evaluation is an essential phase of our program.)

A. Standard Evaluation Forms for Interns (Counselors and Agencies)

B. Some Form of Final Written Report by the Intern
1.) Type of Report Dependent on Type of Internship

a.) Research projects will require extensive reports.

b.) Non-research projects will require less extensive
reports, but the educational relevance of these
internships may be entirely dependent on the effort
the intern spends in producing it.

C. The Value of Evaluation
1.) Value to Atlanta Urban Corps--these reports will serve

as the major source of feedback from the interns and
therefore, will be of central importance to an effective
evaluation program.

2.) Value to the Student--forces interns to articulate his

experience, and thereby analyze its educational significance.

3.) Value as a Stimulus to the Agency--the information and
suggestions provided the agency can serve as a basis for
agency evaluation and improvement.


Perhaps the most important immediate function of the Atlanta Urban
Corps is to develop tiie internsiip positions for this summer's pro:ram.
Navelopment procecures have been worked out and initial contacts have been
made with asencies, both within city covernment cnd without, that may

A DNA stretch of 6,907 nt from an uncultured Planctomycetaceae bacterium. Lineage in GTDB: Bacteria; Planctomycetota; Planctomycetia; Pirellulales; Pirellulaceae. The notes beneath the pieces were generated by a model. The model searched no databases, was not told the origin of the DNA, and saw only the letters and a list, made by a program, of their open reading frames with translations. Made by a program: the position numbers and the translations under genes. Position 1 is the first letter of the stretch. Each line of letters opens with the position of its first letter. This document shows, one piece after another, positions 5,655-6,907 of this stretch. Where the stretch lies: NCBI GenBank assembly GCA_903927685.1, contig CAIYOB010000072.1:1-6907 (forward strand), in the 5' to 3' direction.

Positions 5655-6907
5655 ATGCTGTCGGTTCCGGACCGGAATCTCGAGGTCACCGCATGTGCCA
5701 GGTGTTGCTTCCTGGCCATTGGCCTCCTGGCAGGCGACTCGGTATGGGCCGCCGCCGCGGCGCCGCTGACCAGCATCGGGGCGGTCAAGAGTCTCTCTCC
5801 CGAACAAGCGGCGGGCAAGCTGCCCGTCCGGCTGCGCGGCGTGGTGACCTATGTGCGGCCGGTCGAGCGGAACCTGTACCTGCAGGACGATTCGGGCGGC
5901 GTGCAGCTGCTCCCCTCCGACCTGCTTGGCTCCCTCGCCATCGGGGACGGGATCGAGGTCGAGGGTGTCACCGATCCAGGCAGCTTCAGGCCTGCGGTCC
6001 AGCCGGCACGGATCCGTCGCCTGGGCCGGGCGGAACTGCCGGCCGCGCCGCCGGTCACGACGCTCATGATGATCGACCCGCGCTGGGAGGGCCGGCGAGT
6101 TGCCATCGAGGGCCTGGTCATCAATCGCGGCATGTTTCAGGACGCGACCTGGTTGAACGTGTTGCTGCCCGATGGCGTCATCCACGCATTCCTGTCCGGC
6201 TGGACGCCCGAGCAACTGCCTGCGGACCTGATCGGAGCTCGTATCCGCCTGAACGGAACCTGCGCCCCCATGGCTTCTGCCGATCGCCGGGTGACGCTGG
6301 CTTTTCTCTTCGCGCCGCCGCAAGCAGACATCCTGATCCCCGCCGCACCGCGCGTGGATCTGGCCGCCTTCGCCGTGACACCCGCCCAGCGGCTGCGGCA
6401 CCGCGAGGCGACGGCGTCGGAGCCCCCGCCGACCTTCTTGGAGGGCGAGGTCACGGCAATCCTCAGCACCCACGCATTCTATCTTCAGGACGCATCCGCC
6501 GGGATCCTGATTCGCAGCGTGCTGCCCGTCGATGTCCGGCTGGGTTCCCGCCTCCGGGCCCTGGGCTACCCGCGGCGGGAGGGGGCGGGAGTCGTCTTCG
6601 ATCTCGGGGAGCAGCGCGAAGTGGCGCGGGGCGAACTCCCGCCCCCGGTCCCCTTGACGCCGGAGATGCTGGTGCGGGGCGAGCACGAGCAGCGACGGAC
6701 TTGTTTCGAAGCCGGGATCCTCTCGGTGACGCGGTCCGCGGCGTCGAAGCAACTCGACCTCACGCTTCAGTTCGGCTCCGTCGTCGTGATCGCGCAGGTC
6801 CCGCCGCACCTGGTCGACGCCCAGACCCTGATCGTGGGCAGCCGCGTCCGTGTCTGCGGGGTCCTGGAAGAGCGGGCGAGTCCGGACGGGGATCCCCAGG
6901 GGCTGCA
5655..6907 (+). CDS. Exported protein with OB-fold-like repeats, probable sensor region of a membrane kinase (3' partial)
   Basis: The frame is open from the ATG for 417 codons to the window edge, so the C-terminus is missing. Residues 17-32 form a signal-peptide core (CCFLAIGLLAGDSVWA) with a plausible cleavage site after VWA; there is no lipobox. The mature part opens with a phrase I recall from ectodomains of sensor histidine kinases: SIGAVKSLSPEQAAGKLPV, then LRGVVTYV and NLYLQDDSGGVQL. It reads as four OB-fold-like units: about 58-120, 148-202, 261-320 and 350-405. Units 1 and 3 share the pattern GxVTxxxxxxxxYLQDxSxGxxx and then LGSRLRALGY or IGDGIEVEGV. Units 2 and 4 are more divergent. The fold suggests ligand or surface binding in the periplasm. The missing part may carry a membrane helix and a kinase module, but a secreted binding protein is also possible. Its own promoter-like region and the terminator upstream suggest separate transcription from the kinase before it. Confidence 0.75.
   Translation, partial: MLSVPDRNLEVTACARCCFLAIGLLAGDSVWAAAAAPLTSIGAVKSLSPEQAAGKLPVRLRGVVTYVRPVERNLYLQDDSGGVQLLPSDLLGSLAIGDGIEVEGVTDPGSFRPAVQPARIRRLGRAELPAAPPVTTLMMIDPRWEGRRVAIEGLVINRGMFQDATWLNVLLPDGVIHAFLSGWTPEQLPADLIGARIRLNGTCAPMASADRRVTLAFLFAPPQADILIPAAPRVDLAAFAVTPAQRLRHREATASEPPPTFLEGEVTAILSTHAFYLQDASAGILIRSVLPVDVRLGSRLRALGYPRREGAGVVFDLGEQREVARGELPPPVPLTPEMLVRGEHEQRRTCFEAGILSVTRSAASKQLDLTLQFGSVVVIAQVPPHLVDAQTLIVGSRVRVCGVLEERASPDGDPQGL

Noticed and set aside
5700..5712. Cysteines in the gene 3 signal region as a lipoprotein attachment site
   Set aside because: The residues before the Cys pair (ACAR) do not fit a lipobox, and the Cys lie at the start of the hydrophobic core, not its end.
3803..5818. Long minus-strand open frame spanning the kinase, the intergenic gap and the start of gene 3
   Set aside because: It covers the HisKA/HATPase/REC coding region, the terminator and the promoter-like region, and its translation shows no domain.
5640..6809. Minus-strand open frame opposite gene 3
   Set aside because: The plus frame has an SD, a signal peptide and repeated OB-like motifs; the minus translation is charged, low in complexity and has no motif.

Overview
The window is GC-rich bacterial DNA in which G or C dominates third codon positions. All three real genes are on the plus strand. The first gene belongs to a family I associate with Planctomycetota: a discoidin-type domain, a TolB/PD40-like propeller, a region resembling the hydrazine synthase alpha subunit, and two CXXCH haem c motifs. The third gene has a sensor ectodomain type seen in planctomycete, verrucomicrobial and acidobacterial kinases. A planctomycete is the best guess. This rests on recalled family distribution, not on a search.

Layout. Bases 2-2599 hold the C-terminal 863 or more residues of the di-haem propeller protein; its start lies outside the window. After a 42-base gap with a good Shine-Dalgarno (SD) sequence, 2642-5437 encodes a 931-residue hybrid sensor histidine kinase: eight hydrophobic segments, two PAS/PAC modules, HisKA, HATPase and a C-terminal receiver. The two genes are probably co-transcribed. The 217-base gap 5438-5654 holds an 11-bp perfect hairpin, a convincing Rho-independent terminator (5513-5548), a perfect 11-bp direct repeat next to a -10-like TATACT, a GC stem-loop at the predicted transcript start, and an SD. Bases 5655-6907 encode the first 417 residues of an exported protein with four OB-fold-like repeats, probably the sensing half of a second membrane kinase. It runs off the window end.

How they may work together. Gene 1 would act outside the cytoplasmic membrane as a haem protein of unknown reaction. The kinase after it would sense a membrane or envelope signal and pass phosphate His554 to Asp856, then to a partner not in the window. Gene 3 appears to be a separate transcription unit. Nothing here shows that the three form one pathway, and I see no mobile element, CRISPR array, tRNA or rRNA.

veceive #.U.C. interns. The development staff is currently being assigned
asencies in which to Jevelop internship positions.

Tie development procedure that is being followed begins with an initial
contact ith the agency director, and in the case of the City tovernment,
Department Dizectors. Tiis contact establishes an approximate number of
interns that agency =ishes to employ and sets broad guides on the nature of
the internship. At that point, a student is assizned to work with an agency
director in developing :is internship in detail. At present, we have 15-20
students who will be working in this capacity. Finally, when the internship
is developed to the satisfaction of the student and the agency director, that
internsiip is classified and filed to be matched with student applications.

i. have had exeat success in getting apsencies to respond to our call
fox positions with truly celevant and chaiicuginug internships. In the City
Jovernment alone, we have had initial espouse from fifteen departments